The Florida bill would clearly be unconstitutional, at least as the Supreme Court has interpreted the Constitution for decades. But if it passes, and a Florida court applies it, this particular piece of anti-woke legislation will give SCOTUS an opportunity to reconsider Sullivan, which a majority of the justices may be glad to take. Two justices, Neil Gorsuch and Clarence Thomas, have already indicated that they’d probably take it. Both have expressed their doubts about Sullivan. Thomas thinks we should look back to what the Founders supposedly thought in 1791.
Gorsuch is tethered more firmly to reality, though the conclusions he draws are not more convincing. Where Thomas thinks the past couple of hundred years shouldn’t affect our interpretation of the First Amendment, Gorsuch thinks the past six decades probably should. “Since 1964,” Gorsuch has written, “our Nation’s media landscape has shifted in ways few could have foreseen. Back then, building printing presses and amassing newspaper distribution networks demanded significant investment and expertise. Broadcasting required licenses for limited airwaves and access to highly specialized equipment. Comparatively large companies dominated the press, often employing legions of investigative reporters, editors, and fact-checkers.”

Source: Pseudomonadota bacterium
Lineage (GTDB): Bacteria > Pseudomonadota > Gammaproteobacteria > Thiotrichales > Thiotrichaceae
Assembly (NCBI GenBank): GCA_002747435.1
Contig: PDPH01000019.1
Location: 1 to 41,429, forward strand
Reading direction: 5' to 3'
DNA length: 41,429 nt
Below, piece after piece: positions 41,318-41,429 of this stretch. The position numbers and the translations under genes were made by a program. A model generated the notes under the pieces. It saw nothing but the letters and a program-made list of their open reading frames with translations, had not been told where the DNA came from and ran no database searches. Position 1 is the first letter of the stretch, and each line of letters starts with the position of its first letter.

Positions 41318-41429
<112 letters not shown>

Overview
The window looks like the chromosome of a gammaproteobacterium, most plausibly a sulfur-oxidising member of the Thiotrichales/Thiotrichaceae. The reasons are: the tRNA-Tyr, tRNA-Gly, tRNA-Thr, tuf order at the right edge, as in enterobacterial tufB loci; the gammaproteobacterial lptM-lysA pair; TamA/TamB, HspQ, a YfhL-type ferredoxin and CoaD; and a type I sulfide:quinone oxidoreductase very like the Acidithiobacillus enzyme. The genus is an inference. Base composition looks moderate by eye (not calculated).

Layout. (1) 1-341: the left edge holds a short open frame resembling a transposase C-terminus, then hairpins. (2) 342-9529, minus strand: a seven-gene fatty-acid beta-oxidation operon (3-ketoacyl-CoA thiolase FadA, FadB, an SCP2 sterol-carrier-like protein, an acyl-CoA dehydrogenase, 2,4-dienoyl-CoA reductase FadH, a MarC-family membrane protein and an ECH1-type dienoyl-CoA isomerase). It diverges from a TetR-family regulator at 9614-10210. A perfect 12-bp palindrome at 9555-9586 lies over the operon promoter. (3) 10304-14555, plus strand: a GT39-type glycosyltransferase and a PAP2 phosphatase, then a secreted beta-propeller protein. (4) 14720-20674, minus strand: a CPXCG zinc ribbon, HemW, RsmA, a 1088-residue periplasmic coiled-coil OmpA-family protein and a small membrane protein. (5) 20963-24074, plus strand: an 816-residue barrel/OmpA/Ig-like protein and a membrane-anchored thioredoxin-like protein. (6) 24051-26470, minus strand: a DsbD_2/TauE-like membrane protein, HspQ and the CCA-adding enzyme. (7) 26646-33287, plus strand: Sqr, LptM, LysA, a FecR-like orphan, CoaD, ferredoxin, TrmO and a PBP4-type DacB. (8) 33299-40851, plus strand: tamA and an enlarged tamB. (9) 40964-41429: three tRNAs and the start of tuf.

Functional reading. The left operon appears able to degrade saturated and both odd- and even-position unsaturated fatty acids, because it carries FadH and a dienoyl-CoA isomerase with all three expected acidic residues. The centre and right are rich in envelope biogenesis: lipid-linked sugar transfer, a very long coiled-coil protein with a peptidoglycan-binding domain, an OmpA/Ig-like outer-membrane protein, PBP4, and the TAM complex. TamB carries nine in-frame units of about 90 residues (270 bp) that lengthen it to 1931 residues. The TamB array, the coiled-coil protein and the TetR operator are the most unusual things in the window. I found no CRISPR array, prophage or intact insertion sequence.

But, Gorsuch continues, “'[t]he liberty of the press’ has never been ‘confined to newspapers and periodicals’; it has always ’comprehend[ed] every sort of publication which affords a vehicle of information and opinion.’”
That media universe has expanded beyond what anyone envisioned in the 1960s. “Thanks to revolutions in technology,” Gorsuch observes, “today virtually anyone in this country can publish virtually anything for immediate consumption virtually anywhere in the world. The effect of these technological changes on our nation’s media may be hard to overstate. Large numbers of newspapers and periodicals have failed. Network news has lost most of its viewers. With their fall has come the rise of 24-hour cable news and online media platforms that ‘monetize anything that garners clicks.’”